Winter 2016, Volume 16 Number 4

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Winter 2016, Volume 16 Number 4

FROM THE EDITOR
Editor’s Letter | Melissa L. Caldwell

MEET THE AUTHOR
Food and Imagination: An Interview with Monique Truong | Daniela Fargione

SOAS FOOD STUDIES CENTRE DISTINGUISHED LECTURE
“Let Them Eat Stuffed Peppers”: An Argument of Images on the Role of Food in Understanding Neoliberal Austerity in Greece | David Sutton

RESEARCH BRIEFS
Student Brief: Culinary Zionism | Jacob Bessen

Expo Milano: Capitalist Dreams and Eating Machines | Rebecca Feinberg

RESEARCH ESSAYS
More than Food Porn: Twitter, Transparency, and Food Systems | Michael Pennell

The Politics of Food Anti-Politics | Charlotte Biltekoff

Fostering Multiple Goals in Farm to School | Alexandra Lakind, Lihlani Skipper, and Alfonso Morales

Live and Active Cultures: Gender, Ethnicity, and “Greek” Yogurt in America | Perin Gurel

Gourmet Samurai: Changing Food Gender Norms in Japanese TV | Nancy K. Stalker

VISUAL ESSAYS
Earning Their Keep: Bison Ranching Fights the Battle for Conservation | Kris Heitkamp

The Story of Kashk | Kareh Moraba

CREATIVE REFLECTIONS
In Search of Lard Time | George Fogarasi

Naturally Delectable | Anthony Greenwood

Stuffed Cabbage and History Lessons | Elena Lelia Radulescu

REVIEWS
The Ghana Cookbook
By Fran Osseo-Asare and Barbara Baëta, Reviewed by Naa Baako Ako-Adjei

The Oxford Companion to Food
By Alan Davidson and Edited by Tom Jaine (revised and updated edition), Reviewed by Ken Albala

Chop Suey, USA: The Story of Chinese Food in America
By Yong Chen, Reviewed by Stephanie H Chan

Three Squares: The Invention of the American Meal
By Abigail Carroll, Reviewed by Lauren Renée Moore

Bourbon Empire: The Past and Future of America’s Whiskey
By Reid Mitenbuler, Reviewed by Jen Rose Smith

BOOKS AND FILMS RECEIVED

Top Photo:
FIGURE 3: The Other Human” Social Kitchen scenes of collective cooking.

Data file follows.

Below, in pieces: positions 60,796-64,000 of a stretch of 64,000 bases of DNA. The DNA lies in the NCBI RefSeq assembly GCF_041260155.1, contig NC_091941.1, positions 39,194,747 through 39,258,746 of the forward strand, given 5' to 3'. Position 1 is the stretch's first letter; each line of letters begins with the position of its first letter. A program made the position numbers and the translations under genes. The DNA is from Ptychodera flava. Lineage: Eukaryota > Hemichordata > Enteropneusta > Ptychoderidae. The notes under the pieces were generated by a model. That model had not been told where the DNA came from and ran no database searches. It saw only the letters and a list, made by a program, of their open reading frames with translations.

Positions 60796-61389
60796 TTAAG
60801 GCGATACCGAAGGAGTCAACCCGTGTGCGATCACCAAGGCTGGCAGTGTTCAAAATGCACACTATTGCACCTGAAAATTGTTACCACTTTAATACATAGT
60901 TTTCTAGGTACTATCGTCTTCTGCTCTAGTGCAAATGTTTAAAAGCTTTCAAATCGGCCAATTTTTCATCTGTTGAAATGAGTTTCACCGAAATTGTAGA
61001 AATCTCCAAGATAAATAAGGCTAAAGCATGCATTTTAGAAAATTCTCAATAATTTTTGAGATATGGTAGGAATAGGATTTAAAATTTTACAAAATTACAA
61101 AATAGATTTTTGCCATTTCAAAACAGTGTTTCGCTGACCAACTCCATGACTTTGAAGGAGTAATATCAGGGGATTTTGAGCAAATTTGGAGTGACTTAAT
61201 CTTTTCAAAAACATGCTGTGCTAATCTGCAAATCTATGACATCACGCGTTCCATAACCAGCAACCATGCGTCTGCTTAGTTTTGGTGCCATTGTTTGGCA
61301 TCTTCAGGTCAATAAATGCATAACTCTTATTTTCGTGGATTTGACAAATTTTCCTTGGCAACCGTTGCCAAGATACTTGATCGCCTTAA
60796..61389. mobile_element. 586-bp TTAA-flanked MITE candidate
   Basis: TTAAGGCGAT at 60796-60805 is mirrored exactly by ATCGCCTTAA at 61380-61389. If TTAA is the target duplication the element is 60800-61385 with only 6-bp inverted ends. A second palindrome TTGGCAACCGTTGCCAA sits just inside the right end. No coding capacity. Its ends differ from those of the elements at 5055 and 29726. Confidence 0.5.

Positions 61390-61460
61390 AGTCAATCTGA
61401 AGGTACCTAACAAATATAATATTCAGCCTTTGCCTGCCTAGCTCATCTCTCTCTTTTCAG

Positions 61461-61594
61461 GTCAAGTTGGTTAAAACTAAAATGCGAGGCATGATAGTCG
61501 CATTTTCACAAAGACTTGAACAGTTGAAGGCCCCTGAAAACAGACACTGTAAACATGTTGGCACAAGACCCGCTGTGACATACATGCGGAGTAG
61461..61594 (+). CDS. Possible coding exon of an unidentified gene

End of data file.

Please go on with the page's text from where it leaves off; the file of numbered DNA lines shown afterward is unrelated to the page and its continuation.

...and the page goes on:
PHOTOGRAPHS COURTESY OF THE OTHER HUMAN © 2016

Summer 2016, Volume 16, Number 2

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Summer 2016, Volume 16, Number 2

FROM THE EDITOR
Editor’s Letter | Melissa L. Caldwell

RESEARCH BRIEFS
Seeding Controversy: Did Israel Invent the Cherry Tomato? | Anna Wexler

For Oompa-Loompas, Orange Was the New Black | Layla Eplett

RESEARCH ESSAYS
Cultivating Community: Black Agrarianism in Cleveland, Ohio | Janet Fiskio, Md Rumi Shammin, and Vel Scott

The Mikoyan Mini-Hamburger, or How the Socialist Realist Novel about the Soviet Meat Industry Was Created | Ronald D LeBlanc

Siopao and Power: The Place of Pork Buns in Manila’s Chinese History | Adrian De Leon

Materializing Memory, Mood, and Agency: The Emotional Geographies of the Modern Kitchen | Angela Meah

Wicked Nutrition: The Controversial Greening of Official Dietary Guidance | Susanne Freidberg

VISUAL ESSAY
Bashir & Bashir | Demet Güzey

CREATIVE REFLECTIONS
My Dead Father’s Raspberry Patch, My Dead Mother’s Piecrust: Understanding Memory as Sense | Lisa Heldke

A Rule of Thumb for Eating with Your Hands | Turna Ray

You Say “Barberyes” and I Say “Barberries” | Sandra Clark Jergensen

REVIEW ESSAYS
Hungering for Heritage: Nostalgia and the Rise of Critical Southern Food Studies | Jennifer Jensen Wallach

Cooking in Modernity’s Crucible: Global Locals, Native Creoles, and Caribbean Food | J Brent Crosson

Response from the Author | Candice Goucher

REVIEWS
Culinary Herbs & Spices of the World
By Ben-Erik van Wyk, Reviewed by Susan Strasser

The Culinary Imagination: From Myth to Modernity
By Sandra M Gilbert, Reviewed by Laura T Di Summa-Knoop

Food Activism: Agency, Democracy and Economy
Edited by Carole Counihan and Valeria Siniscalchi, Reviewed by Elisa Ascione

Cumin, Camels, and Caravans: A Spice Odyssey
By Gary Paul Nabhan, Reviewed by Natalie Rachel Morris

High Society Dinners: Dining in Tsarist Russia
By Yuri Lotman and Jelena Pogosjan, Reviewed by Alison K Smith